As the title, Buddha died of Bloody diarrhea? Because it is confusing that Buddha died in cancer here but I cannot manage to find any source. The only reference I found is Mahāparinibbānasutta and it does not specify that any cancer or cancer related disease in pali text. And Buddha clearly mentioned that the last deadly cause was not because of last meal (neither pork nor mushroom) in that sutta.

  • Where did you get the idea of the Buddha suffering from cancer?
    – ruben2020
    Commented Nov 16, 2021 at 15:41
  • @ruben2020 The OP references this comment which says that it's a rumour.
    – ChrisW
    Commented Nov 16, 2021 at 15:51

3 Answers 3


Birth is always the cause of death, good householder. That's the teaching of the Sublime Buddha. What ever compound comes into being is subject to decay.


The pork of the last meal was indeed deadly:

DN16:4.19.3: I don’t see anyone in this world—with its gods, Māras, and Brahmās, this population with its ascetics and brahmins, its gods and humans—who could properly digest it except for the Realized One.”

But, the Buddha surrendered the life force before he ate the last meal:

DN16:3.37.4: So today, just now at the Cāpāla tree shrine, mindful and aware, I surrendered the life force.”

Notably, before the Buddha surrendered the life force, he gave Ananda a remarkable opportunity:

DN16:3.3.2: The Realized One has developed and cultivated the four bases of psychic power, made them a vehicle and a basis, kept them up, consolidated them, and properly implemented them. If he wished, the Realized One could live on for the eon or what’s left of the eon.”

However, once the life force was surrendered, that opportunity vanished:

DN16:3.40.8: If you had begged me, I would have refused you twice, but consented on the third time.
DN16:3.40.9: Therefore, Ānanda, the misdeed is yours alone, the mistake is yours alone.

Here, the pivotal event is surrendering the life force, not the meal. This may sound strange, but it is a fact that people tend to die on specific days (i.e., close to their birthday). Cancer cells don't really care about birthdays, so something else is involved. Let's just call it "the life force".

So, although the pork was deadly, the life force was surrendered before the meal.


Why does this matter to you? If this question is based in some attraction to lurid information, it's not really consistent with Buddhist practice. Would Buddhist teachings be 'better' if we discovered that the Buddha had been (say) eaten alive by wild hyenas, or drowned in a river, or tossed out a window by an angry king, or just died peacefully in his sleep? Would that change his teaching, or the practice, or anything else?

An unfocused mind is easily distracted by bright and vulgar thoughts. Don't worry about the thought, but recognize the distraction for what it is.

  • This does not answer the question at all. But for you question, for me at least, why I'm reading this, is curiosity. I'm always happy to learn something about Buddha. Is this really so bad? Basically, I agree with your last sentence, but between first and last sentence it sounds rather speculative and insinuating to me. How do you arrive at such conclusions from only this question?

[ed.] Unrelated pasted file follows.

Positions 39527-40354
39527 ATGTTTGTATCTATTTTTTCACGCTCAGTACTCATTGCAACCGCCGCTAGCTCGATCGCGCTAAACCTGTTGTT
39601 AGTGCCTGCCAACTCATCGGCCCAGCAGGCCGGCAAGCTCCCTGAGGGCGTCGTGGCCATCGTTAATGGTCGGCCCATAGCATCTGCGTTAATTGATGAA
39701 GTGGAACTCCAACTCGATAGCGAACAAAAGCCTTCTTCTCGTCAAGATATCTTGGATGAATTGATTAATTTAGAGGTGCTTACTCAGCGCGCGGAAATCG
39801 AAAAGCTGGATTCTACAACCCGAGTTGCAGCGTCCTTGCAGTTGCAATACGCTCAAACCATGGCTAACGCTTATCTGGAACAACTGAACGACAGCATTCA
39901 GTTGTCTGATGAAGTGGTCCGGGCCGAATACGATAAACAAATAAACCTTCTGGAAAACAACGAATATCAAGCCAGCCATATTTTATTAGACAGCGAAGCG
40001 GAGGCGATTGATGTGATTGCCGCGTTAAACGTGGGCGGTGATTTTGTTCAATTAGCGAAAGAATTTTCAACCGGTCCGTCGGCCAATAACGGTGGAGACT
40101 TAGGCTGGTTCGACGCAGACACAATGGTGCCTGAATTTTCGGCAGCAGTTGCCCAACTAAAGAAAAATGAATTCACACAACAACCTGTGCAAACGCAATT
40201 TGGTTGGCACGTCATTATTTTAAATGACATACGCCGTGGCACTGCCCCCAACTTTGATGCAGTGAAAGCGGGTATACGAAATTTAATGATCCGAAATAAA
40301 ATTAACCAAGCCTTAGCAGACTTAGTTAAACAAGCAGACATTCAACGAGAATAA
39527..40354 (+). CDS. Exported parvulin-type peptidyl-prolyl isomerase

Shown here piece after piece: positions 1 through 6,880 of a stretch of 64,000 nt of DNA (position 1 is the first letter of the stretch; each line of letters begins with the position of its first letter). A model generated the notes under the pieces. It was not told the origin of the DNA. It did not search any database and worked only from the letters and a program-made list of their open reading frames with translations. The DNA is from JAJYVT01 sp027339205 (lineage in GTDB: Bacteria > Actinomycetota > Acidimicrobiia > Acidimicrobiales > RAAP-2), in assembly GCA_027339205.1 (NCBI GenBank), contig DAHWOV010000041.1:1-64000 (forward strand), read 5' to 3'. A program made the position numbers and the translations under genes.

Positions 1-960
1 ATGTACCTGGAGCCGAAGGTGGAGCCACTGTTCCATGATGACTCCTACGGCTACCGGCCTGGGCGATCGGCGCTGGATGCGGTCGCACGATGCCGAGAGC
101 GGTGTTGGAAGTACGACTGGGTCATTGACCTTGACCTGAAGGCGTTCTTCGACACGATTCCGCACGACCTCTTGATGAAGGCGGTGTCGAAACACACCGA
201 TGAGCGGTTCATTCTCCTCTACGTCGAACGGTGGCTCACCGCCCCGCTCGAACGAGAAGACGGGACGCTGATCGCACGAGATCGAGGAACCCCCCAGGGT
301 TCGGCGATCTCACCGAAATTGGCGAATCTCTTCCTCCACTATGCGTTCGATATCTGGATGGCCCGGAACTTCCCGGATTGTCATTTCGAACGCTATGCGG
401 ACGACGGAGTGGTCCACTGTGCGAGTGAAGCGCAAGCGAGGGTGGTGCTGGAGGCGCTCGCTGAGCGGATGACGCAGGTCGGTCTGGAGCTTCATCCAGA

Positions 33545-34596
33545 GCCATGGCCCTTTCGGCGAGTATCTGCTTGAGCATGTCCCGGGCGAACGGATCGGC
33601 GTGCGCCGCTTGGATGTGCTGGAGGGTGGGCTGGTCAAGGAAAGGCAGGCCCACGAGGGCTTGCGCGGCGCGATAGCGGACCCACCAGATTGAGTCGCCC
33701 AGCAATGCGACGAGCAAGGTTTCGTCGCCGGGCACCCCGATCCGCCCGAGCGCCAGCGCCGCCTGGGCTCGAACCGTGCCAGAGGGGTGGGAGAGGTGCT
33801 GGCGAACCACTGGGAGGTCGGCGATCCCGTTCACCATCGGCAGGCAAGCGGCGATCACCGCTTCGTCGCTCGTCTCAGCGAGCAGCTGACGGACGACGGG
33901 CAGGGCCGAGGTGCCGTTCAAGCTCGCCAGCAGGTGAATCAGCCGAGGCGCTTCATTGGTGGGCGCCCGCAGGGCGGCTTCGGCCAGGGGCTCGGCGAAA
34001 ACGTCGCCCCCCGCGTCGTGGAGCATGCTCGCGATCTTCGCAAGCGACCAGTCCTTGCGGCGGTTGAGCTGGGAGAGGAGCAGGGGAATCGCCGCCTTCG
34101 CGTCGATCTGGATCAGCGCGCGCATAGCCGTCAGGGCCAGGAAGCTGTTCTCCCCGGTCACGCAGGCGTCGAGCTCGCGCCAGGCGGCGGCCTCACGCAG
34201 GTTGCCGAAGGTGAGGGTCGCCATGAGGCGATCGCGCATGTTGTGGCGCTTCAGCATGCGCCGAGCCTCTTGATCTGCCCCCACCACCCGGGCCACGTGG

– AleGra
    Commented Nov 16, 2021 at 17:45
  • @AleGra: Well... I think you'll agree with me that the question is a tabloid question. We can go to a supermarket checkout stand and discover all sorts of curious and interesting factoids about royals and celebrities; that scratches a particular and peculiar mental itch. But it doesn't tell us anything useful or important about them or their work in life. It just make us feel better about ourselves. If you want to treat Buddha like a celebrity or a royal, I suppose that's your business, but it won't get you anything but a fleeting sense of macabre satisfaction. Commented Nov 16, 2021 at 18:08
  • @AleGra: As a rule, I don't feel committed to giving people the answer they want. I give people the answer I think is best, and in this case the best response is to draw attention back to what's meaningful and important. Sorry if that doesn't satisfy... Commented Nov 16, 2021 at 18:11
  • Actually, this question led me to discover the Mahāparinibbānasutta and I will keep going back to it, as there's massive teachings inside. I think calling it a tabloid question is exaggerating, and I still fail to see a direct connection to vulgar thoughts and gossip magazine stands. I see interest in the question, and consider curiosity a good thing, as it drives us to want to learn more. And I see a new guy, asking the first question, receiving a harsh answer.
    – AleGra
    Commented Nov 16, 2021 at 19:34
  • Your answer would be appropriate in a certain context, to the right person at the right time, and maybe you're even right with your assumptions and this is the context. But I'm not as convinced of either this or that as you seem to be. Of course you have all right to give answers as you please and the way you like. Sorry if I gave you the impression that I questioned that.
    – AleGra
    Commented Nov 16, 2021 at 19:36

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